Today’s daf (Pesachim 73a) cites two rules about the Korban Pesach based on the principle of עלו לא ירדו (once they ascend, they do not descend) found in Mishna Zevachim 9:1-2:
1) If someone slaughtered the Korban Pesach for those who halachically cannot partake of the Korban Pesach, then the person who did so is liable to bring a sin-offering, and if the sacrificial parts of this offering ascended (עלו) to the top of the altar, they do not descend (לא ירדו) and are, instead, left to burn there.
2) If someone slaughtered the Korban Pesach which was then found to have a blemish (מום), the person who did so is liable to bring a sin-offering, and if the sacrificial parts of the offering ascended (עלו) to the top of the altar, they do not descend (לא ירדו) and are, instead, left to burn there.
Significantly, both cases raise a curious question. If the original offering was invalid, then why should any part of it be burnt on the sacred altar? And if it was valid, they why isn’t all of it burnt on the altar?
The simple answer is that in these cases there were elements of the Korban that became invalid, and those that did not.
In terms of the former, while the rejection of the core offering may be disappointing for the person concerned, we learn from here that we must not ignore the importance of maintaining and adhering to standards as defined by halacha.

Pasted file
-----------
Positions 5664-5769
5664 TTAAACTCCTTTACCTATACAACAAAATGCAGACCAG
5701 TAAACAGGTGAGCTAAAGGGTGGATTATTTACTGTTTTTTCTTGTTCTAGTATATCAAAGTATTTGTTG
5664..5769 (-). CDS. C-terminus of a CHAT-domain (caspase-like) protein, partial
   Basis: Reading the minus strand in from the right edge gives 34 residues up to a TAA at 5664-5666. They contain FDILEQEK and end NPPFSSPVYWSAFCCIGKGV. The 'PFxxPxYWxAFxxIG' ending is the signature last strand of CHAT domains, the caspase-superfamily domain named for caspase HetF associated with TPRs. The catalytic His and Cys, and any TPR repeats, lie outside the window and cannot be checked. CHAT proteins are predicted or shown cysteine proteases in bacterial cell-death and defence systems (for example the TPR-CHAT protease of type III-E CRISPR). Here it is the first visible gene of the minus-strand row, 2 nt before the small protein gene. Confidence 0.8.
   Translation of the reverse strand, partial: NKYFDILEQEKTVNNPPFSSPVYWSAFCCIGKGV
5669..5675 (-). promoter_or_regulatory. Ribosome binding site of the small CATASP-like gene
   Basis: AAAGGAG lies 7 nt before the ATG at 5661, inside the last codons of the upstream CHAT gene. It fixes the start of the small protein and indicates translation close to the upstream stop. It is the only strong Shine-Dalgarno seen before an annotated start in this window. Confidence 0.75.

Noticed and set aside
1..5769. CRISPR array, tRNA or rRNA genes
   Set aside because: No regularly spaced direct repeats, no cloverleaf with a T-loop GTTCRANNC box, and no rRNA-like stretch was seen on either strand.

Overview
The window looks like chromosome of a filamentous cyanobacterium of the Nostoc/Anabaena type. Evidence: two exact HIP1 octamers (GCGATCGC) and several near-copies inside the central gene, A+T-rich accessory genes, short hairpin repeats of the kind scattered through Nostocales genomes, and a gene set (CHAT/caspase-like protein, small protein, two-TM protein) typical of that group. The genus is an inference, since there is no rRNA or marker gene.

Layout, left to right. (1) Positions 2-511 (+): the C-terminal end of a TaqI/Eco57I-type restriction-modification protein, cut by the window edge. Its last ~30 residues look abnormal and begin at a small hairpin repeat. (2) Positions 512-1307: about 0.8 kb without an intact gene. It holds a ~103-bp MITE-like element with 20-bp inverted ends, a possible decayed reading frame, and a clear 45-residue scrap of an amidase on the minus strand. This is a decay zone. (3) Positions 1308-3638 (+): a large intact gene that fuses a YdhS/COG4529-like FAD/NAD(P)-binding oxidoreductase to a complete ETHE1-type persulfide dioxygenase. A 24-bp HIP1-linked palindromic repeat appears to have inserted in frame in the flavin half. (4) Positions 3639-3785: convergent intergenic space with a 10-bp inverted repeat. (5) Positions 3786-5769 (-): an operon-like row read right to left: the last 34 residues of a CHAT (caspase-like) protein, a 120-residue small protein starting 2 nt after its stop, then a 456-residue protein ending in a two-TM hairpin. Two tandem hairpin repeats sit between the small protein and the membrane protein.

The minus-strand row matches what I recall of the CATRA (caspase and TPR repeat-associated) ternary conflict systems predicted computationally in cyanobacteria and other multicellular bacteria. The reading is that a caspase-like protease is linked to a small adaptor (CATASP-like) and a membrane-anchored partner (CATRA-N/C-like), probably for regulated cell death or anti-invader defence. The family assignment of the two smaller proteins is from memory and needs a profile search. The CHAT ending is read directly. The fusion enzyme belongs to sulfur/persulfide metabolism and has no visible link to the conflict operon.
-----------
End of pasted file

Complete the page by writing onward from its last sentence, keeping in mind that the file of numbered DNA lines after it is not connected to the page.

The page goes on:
At the same time, the principle of עלו לא ירדו teaches us that those elements (i.e. the innards) that were not rendered invalid which were brought to the altar were still burnt there. And why? Because if a person has erred unintentionally but is still filled with a desire to serve the Almighty; and if an animal has been dedicated to ascend to the altar and through doing so be spiritually heightened, then the positive intentions involved should be enabled as much as is halachically possible.
The error that too many people make is that Jewish worship – and mitzvah observance in general – is all-or-nothing. For example, we often think that if we only partially pray well, then our prayers don’t count; or if we only keep elements of mitzvot then our service is meaningless.
True, there are halachic measures of what is and is not acceptable or even desirable in terms of religious service. But equally true is that the Torah acknowledges the sincere intentions of those who seek to serve God and to spiritually grow. And this is why, in many instances including those that would seemingly conflict with what should ideally be done as defined by halacha, עלו לא ירדו – once a person invests energies in praying or performing mitzvot, then those actions ascend, and do not descend.